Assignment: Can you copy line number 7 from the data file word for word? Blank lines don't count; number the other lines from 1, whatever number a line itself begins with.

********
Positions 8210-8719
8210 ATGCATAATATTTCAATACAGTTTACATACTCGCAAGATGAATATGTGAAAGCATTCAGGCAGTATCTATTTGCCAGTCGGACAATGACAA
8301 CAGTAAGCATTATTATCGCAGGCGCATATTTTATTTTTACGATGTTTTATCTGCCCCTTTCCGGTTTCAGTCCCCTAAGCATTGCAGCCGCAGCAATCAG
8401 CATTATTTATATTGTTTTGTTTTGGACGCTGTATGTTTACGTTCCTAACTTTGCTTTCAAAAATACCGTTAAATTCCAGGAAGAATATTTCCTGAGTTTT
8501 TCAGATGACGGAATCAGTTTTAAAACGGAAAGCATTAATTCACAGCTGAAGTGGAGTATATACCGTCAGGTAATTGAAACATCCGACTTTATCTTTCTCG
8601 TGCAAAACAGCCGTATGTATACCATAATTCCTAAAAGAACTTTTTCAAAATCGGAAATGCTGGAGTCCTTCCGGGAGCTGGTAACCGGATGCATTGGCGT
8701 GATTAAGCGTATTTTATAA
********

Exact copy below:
8701 GATTAAGCGTATTTTATAA